The back story on this post, which pulls out a recipe from the archives (Danielle demoed this at Brookside and USBG this year ago) is that Adrienne discovered a (new) squash: Butterkin. Daughter Evangeline, coming in from Boston, wanted to try a pumpkin galette as a hardy vegetarian main course for our family gathering yesterday around Danielle’s table in her Washington DC home. The recipe (stay tuned) called for pumpkins but Evangeline wanted to make it with butternut. The shape wasn’t working however, so off we went to find small pumpkins that would work better. And there, in the hard-squash bins, was a Butterkin — butterkina cross between pumpkin and butternut! So lovely to look at — the skin the nut-color of butternut, the inside flesh like a persimmon — and the perfect size.

So how do we get to the soup? Well, there was quite a bit left over after the galette was executed.  But that wasn’t all. At the farmer’s market earlier in the week, Adrienne fell under the spell of some gorgeous striped squash, which she mistook for Delicata — the vendor concurred as to its pedigree, so her mistake was not entirely without reason. After battling mightily with the squash in an unsuccessful attempt to slice it, she realized the squash was actually an acorn, albeit pale gold with lovely multi-hued stripes, not unlike the skin of Delicata. Well, the two are not interchangeable, especially in the Sweet and Sour Delicata recipe Adrienne was making for the T’G table, so the hard-shelled acorn squash ended up in the crisper, along with the leftover Butterkin. Lo, we have the ingredients for Triple Squash Soup (counting Butterkin as two squashes in one).  This soup is a nice extension of the glories of the Thursday feast, but light enough to merit space on the Friday or Saturday table — or any time during the winter, for that matter.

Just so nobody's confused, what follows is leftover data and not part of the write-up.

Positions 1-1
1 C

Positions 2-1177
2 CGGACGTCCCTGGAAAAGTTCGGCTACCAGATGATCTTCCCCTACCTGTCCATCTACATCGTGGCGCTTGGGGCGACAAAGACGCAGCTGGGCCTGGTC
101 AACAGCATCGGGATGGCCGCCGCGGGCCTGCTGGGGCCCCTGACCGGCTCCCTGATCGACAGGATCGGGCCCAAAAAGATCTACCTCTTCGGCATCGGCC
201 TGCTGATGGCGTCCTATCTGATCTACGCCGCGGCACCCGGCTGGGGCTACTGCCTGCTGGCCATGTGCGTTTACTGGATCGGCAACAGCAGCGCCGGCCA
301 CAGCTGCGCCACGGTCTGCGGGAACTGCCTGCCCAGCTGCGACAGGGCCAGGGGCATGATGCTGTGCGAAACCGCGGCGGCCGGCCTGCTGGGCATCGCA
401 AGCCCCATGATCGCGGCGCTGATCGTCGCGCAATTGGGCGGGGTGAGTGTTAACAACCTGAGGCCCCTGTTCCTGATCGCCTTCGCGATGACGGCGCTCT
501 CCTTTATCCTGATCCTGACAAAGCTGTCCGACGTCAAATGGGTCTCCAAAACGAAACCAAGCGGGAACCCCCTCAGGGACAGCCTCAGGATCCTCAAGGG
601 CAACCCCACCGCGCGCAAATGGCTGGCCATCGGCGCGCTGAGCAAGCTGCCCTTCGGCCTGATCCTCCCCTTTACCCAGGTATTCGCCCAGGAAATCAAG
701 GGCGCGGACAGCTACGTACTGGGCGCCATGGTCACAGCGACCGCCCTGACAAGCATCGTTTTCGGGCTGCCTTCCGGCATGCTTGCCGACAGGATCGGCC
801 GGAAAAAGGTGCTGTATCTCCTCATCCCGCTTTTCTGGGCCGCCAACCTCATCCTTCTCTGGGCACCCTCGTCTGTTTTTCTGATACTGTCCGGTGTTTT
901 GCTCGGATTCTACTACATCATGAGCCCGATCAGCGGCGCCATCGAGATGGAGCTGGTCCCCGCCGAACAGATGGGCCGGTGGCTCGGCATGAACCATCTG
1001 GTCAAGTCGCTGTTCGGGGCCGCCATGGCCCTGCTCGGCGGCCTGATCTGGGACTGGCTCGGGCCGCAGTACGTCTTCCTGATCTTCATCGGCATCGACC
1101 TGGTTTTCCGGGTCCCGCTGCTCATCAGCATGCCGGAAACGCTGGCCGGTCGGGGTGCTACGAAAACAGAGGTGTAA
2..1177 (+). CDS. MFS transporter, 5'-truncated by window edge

1 (about 3 lbs.) small pie pumpkin
1 (about 1½ – 1¾ lbs.) acorn squash